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FALLOCATE(2)               Linux Programmer's Manual              FALLOCATE(2)

       fallocate - manipulate file space

       #define _GNU_SOURCE
       #include <fcntl.h>

       int fallocate(int fd, int mode, off_t offset, off_t len);

       This   is   a   non-portable,   Linux-specific  system  call.   For  the  portable,
       POSIX.1-specified method of ensuring that  space  is  allocated  for  a  file,  see

       fallocate()  allows  the caller to directly manipulate the allocated disk space for
       the file referred to by fd for the byte range starting at offset and continuing for
       len bytes.

       The  mode  argument  determines  the  operation to be performed on the given range.
       Details of the supported operations are given in the subsections below.

   Allocating disk space
       The default operation (i.e., mode is zero) of fallocate() allocates and initializes
       to zero the disk space within the range specified by offset and len.  The file size
       (as reported by stat(2)) will be changed if offset+len is  greater  than  the  file
       size.   This  default  behavior  closely resembles the behavior of the posix_fallo-
       cate(3) library function, and is intended as a  method  of  optimally  implementing
       that function.

       After  a  successful call, subsequent writes into the range specified by offset and
       len are guaranteed not to fail because of lack of disk space.

       If the FALLOC_FL_KEEP_SIZE flag is specified in mode, the behavior of the  call  is
       similar,  but  the file size will not be changed even if offset+len is greater than
       the file size.  Preallocating zeroed blocks beyond the end of the file in this man-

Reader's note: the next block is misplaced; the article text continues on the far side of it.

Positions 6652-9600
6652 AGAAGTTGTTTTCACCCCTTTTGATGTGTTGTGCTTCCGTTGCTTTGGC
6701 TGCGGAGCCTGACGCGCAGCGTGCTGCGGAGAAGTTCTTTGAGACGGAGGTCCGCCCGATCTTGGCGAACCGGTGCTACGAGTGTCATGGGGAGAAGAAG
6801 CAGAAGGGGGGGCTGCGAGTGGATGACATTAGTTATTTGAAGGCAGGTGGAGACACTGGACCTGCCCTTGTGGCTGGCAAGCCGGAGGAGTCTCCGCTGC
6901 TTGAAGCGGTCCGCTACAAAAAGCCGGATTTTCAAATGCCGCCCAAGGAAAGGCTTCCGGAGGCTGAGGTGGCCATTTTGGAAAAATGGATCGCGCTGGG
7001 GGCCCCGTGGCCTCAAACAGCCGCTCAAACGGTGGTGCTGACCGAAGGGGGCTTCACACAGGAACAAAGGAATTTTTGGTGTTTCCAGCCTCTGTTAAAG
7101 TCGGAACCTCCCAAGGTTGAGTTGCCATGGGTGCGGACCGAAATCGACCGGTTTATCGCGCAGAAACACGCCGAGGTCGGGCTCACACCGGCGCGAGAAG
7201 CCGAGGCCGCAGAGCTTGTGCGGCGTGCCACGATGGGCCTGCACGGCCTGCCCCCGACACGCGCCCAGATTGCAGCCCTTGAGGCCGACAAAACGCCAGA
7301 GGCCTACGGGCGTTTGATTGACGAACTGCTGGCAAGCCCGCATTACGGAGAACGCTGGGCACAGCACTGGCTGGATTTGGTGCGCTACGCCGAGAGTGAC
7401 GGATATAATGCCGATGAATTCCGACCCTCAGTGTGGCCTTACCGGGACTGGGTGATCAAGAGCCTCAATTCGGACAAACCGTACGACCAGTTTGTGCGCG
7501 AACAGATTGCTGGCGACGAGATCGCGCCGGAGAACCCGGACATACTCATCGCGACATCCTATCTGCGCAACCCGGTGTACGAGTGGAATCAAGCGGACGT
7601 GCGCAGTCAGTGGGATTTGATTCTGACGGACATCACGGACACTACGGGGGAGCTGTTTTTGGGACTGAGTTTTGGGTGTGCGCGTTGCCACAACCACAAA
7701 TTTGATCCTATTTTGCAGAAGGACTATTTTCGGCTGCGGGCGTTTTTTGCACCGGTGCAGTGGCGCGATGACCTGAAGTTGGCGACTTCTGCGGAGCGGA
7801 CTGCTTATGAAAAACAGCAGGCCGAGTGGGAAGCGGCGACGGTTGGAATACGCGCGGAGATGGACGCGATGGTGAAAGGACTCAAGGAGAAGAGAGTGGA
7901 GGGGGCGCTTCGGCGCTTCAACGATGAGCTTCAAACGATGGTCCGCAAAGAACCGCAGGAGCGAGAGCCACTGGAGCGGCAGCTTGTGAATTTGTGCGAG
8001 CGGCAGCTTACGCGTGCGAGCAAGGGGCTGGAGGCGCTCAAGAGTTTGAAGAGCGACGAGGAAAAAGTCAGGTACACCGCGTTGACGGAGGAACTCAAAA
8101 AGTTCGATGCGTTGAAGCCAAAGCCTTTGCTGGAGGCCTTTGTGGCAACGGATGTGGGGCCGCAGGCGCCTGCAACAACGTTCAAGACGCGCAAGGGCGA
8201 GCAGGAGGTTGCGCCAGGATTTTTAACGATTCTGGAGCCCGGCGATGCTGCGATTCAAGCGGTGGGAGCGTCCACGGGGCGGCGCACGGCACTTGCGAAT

ner is useful for optimizing append workloads.

       Because  allocation is done in block size chunks, fallocate() may allocate a larger
       range of disk space than was specified.

   Deallocating file space
       Specifying the FALLOC_FL_PUNCH_HOLE flag (available since  Linux  2.6.38)  in  mode
       deallocates  space  (i.e., creates a hole) in the byte range starting at offset and
       continuing for len bytes.  Within the specified range,  partial  filesystem  blocks
       are  zeroed,  and  whole filesystem blocks are removed from the file.  After a suc-
       cessful call, subsequent reads from this range will return zeroes.

       The FALLOC_FL_PUNCH_HOLE flag must be ORed with  FALLOC_FL_KEEP_SIZE  in  mode;  in
       other words, even when punching off the end of the file, the file size (as reported
       by stat(2)) does not change.

       Not all filesystems support FALLOC_FL_PUNCH_HOLE; if a filesystem  doesn't  support
       the operation, an error is returned.

       fallocate() returns zero on success, and -1 on failure.

       EBADF  fd is not a valid file descriptor, or is not opened for writing.

       EFBIG  offset+len exceeds the maximum file size.

       EINTR  A signal was caught during execution.

       EINVAL offset was less than 0, or len was less than or equal to 0.

       EIO    An I/O error occurred while reading from or writing to a file system.

       ENODEV fd  does  not  refer  to a regular file or a directory.  (If fd is a pipe or
              FIFO, a different error results.)

       ENOSPC There is not enough space left on the device containing the file referred to
              by fd.

       ENOSYS The  file system containing the file referred to by fd does not support this

              The mode is not supported by the file system containing the file referred to
              by fd.

       fallocate()  is  available  on  Linux  since kernel 2.6.23.  Support is provided by
       glibc since version 2.10.

       fallocate() is Linux-specific.

       ftruncate(2), posix_fadvise(3), posix_fallocate(3)

       This page is part of release 3.22 of the Linux man-pages project.  A description of
       the  project, and information about reporting bugs, can be found at http://www.ker-

Linux                             2009-03-13                      FALLOCATE(2)

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